By guest blogger Alyssa Morones
Time really is money. A Massachusetts law requires districts to continue to provide students with educational services even if they've been suspended or expelled. But now, districts are grappling with how to fund these programs, reported the Lowell Sun.
Though passed by the state legislature in 2012, the law, known as Chapter 222, will go into effect July 1, right before the start of the 2014-2015 school year.
The law encourages schools to use in-school suspensions rather than short-term, out-of-school suspensions. Schools would also be required to notify parents of any disciplinary offenses and would be required to submit data reports on suspensions to the state each year.
The law "was prompted by a concern from advocates, lawyers, educators, and others who know that in Massachusetts too many students too often and for too long are excluded from school for disciplinary reasons," said Thomas Mela, a senior project director for Massachusetts Advocates for Children, in an interview with the Lowell Sun.
Funding, though, remains an issue.
Many districts are citing the law as an unfunded mandate—that is, though the state has issued this responsibility to districts, it hasn't indicated that it is going to allocate state funds sufficient to cover the cost. Therefore, districts will be left to cover the costs of implementation.
"Superintendents are very supportive of the intent of the law, they believe that youngsters should not be excluded from a continuation of education," said Tom Scott, executive director of the Massachusetts Association of School Superintendents, in an interview with Education Week. "The obvious concern is what is going to be the ultimate cost and who bears that cost?"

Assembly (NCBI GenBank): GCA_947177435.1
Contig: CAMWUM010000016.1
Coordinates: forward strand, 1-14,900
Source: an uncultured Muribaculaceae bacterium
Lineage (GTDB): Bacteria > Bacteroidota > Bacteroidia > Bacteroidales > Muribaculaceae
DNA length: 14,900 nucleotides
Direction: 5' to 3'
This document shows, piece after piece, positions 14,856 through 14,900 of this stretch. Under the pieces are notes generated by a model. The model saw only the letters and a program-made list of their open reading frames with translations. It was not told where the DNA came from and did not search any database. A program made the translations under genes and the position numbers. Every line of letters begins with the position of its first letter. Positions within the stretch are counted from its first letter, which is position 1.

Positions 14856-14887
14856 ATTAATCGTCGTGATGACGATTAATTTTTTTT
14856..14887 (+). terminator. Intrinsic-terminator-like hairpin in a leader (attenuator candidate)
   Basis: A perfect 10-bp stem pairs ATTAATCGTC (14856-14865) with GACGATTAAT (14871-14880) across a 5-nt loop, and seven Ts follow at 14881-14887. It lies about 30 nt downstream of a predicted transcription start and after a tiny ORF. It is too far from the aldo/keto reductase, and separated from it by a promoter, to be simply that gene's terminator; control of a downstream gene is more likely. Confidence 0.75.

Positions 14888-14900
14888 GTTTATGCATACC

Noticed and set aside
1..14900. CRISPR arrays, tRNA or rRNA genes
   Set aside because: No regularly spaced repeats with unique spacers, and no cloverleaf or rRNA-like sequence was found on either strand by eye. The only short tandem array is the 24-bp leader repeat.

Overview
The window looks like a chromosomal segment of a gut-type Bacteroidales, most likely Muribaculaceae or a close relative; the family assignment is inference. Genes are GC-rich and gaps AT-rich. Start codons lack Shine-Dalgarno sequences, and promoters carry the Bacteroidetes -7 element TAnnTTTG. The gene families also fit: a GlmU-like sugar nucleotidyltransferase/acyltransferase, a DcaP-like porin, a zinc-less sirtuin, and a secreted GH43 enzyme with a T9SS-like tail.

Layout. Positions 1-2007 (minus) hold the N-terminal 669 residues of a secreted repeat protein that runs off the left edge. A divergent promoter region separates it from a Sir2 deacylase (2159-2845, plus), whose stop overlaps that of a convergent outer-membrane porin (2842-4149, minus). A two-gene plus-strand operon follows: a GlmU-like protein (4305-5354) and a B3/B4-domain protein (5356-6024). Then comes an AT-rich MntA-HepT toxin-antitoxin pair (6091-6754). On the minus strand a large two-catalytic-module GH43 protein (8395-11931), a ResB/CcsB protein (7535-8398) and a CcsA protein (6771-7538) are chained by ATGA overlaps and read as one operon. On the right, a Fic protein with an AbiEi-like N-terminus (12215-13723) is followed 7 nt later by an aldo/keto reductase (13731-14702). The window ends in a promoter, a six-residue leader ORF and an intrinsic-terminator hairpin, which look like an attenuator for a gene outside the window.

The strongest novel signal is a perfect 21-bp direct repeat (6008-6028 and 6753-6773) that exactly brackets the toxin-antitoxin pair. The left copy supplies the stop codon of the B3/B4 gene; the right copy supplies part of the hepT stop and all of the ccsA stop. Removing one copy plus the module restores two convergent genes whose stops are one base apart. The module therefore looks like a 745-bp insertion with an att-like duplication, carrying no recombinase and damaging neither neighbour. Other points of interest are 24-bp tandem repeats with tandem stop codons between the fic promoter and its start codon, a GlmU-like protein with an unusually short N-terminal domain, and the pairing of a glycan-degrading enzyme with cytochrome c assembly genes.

With the law in place, though, districts have already begun planning their programs.
Scott explained that schools are looking at ways to provide social-emotional support as well as academic support.
"Often times in these situations, youngsters who have been excluded need a lot of wraparound services. They need to have mental health services and home-to-school-relationship connections," said Scott. "Districts need to have a program design that meets the needs of those kids."
The federal Individuals with Disabilities Education Act already requires schools to continue to provide educational services to special education students who were removed from school for disciplinary reasons.
Preventing learning loss during suspensions and expulsions isn't a recent concern for schools. In 2012, Education Week featured school-based discipline options that ensured that students continued to learn in school while under suspension.
Discipline policies have also recently been under the microscope. Earlier this year, the U.S. departments of Education and Justice issued new guidelines that urged school leaders to ease up on zero-tolerance policies and to draft and apply rules in a way that is fair to all racial and ethnic groups.
When student expulsion and suspension data were released by the Education Department for the 2009-10 school year, an Education Week analysis found that black students were overrepresented in disciplinary actions.